It was a good crossing with light to moderate winds from behind, so we sailed most of the way, including an entire day and night with the spinnaker. On the morning of the third day we were greeted by a large pod of spotted dolphins, which we have never come across before, who eagerly escorted us for quite some time until they got bored and decided to move on. Then as we were approaching Isla Isabela we saw a turtle floating on the surface sunning itself, then another and another until we had to keep a close lookout so we didn't run any over. There were dozens of them on our course. At the same time the humpback whales made themselves known and began breaching, tail slapping and spouting all around us, at least a dozen of them, as well. And above us was an air force of surveillance birds, frigate birds, white tail tropic birds, blue-footed boobies, brown boobies, pelicans and Heerrmans gulls. What a welcome!
Isla Isabela is rookery for the boobies and, having never seen one, we had to check them out. A short steep trail took us to the top of the bluff and landed us smack in the middle of their breeding grounds. It appeared they were in all phases of reproduction. There were couples engaged in they're mating rituals, females sitting on one egg in their nests (which were merely holes in the dirt), downy white chicks peeping out from underneath moms, larger chicks spouting feathers, teenagers studding their stuff, it was a very busy place. I felt like a complete intruder walking through their tribe, tip-toeing carefully, trying hard not to step on the unattended eggs and avoiding the "evil eye " and sharp beaks of the mothers on their nests. At the bottom of the bluff along the waters edge littered high and low thought out the shrubs and trees is where the frigate birds had their colony. Wear a hat and don't look up! The iguanas were either laying in wait or doing push ups on the rocks nestled among the shrubs and tress that the frigate birds were nesting in. They were all one big happy island family.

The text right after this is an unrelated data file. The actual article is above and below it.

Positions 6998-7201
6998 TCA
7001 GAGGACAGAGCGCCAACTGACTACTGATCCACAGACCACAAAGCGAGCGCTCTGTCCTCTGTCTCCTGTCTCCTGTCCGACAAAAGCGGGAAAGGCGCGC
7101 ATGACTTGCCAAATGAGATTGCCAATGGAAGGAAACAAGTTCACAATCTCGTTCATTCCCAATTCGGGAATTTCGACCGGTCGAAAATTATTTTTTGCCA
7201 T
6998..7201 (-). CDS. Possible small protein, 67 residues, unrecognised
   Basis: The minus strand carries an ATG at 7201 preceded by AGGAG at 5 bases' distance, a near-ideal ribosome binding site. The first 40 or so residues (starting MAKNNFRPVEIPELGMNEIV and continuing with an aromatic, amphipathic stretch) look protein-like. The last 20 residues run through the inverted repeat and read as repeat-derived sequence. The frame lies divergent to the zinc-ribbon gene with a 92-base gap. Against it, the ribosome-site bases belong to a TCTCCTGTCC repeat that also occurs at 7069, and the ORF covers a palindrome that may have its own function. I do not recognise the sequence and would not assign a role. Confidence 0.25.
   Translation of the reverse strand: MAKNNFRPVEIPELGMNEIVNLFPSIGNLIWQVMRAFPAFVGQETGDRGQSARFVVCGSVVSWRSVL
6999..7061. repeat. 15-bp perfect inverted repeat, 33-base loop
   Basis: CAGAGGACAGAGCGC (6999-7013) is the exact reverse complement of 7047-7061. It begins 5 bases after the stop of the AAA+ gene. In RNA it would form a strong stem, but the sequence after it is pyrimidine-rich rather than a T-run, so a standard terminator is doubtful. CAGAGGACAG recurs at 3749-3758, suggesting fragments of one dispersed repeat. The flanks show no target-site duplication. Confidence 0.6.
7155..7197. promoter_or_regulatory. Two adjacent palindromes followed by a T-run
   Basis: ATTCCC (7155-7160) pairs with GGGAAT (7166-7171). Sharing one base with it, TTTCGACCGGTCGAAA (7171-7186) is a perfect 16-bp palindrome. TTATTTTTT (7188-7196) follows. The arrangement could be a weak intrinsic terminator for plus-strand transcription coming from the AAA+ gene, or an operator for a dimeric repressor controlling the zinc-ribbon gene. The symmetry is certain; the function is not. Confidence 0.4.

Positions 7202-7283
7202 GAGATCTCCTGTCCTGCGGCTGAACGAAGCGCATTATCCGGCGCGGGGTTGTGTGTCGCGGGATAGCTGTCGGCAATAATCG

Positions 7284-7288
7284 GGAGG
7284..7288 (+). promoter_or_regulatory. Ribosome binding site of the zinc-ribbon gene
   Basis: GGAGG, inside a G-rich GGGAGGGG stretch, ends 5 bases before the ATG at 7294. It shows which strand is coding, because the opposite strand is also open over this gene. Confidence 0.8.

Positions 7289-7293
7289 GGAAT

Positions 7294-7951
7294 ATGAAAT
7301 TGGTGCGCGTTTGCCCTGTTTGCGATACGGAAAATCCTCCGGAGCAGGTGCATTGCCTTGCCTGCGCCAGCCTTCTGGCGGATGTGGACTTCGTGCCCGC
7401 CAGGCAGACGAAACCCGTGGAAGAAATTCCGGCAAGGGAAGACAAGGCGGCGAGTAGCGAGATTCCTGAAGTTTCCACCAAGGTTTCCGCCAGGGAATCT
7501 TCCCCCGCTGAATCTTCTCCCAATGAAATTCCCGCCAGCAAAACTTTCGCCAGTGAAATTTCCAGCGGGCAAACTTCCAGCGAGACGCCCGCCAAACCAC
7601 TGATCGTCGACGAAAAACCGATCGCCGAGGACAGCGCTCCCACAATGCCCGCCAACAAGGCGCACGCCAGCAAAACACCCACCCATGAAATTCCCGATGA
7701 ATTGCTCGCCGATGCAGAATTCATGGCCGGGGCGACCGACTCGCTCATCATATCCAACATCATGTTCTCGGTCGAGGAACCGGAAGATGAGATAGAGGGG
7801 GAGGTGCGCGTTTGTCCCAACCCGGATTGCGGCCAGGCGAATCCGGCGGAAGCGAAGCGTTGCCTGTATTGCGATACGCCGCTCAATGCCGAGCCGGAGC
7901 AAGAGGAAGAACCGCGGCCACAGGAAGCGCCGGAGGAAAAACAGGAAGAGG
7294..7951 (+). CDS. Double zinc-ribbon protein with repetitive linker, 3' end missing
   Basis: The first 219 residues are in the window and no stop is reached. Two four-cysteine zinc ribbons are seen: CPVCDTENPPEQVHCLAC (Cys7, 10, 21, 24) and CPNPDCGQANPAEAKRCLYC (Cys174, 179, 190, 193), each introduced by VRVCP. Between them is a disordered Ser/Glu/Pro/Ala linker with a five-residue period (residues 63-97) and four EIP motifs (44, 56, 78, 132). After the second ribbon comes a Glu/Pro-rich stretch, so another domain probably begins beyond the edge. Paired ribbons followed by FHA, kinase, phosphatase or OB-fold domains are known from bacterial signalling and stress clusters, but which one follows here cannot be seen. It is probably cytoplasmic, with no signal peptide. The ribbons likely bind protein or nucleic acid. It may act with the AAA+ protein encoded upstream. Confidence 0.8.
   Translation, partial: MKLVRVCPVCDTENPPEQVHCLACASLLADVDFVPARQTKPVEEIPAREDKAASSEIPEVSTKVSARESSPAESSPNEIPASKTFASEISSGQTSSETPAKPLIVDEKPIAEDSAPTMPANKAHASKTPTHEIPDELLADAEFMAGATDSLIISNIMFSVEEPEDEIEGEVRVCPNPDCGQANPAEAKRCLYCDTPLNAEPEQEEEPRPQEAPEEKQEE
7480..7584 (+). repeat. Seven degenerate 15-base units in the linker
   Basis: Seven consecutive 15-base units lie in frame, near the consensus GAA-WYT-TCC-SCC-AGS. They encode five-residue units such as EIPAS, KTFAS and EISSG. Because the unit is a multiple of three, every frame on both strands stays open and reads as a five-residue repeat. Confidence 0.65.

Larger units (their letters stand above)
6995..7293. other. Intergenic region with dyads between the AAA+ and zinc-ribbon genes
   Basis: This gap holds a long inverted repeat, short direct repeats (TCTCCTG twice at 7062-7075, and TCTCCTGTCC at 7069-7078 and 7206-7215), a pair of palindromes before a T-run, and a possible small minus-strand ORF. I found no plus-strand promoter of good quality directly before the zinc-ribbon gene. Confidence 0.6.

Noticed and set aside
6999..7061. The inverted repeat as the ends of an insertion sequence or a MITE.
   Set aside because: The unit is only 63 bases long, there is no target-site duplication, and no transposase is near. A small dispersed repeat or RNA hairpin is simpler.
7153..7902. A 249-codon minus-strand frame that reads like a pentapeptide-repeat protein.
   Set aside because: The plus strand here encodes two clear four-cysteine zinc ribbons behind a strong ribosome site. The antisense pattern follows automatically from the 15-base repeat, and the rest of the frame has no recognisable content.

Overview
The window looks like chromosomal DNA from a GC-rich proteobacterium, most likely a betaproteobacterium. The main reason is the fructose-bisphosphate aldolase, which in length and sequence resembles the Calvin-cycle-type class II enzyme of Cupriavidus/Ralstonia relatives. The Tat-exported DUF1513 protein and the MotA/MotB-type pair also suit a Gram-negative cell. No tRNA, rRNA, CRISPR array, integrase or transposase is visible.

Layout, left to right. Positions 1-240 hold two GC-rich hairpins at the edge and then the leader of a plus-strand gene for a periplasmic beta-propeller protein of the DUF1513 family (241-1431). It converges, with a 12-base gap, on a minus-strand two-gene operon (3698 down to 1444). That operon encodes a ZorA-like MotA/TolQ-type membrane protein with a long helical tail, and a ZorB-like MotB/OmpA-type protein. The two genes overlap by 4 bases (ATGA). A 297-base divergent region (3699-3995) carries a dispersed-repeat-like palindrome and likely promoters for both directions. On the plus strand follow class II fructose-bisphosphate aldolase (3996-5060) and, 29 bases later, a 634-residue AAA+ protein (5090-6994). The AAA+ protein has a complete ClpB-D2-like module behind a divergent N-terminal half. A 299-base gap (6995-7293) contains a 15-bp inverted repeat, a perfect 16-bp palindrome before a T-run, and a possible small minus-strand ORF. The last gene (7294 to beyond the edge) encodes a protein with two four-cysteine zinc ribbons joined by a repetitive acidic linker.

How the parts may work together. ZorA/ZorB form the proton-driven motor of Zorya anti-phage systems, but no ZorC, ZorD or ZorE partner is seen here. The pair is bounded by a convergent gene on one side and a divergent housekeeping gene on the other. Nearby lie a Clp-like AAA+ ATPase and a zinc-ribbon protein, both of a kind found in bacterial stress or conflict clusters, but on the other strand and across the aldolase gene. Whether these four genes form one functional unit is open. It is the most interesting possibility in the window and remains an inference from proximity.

More photo's in the gallery located just above the blog.

Bottling Day

21 February 2018 | La Cuz
Annette
In preparation for bottling day we realized that we were going to need about 48 empty bottles. So we bought 2 cases of the local lager and got to work. It was a thankless job, but we persevered and by the appointed day we had out quota of empties. After two weeks of waiting patiently (not!) for the fermentation of the beer to happen, it was finally bottling day.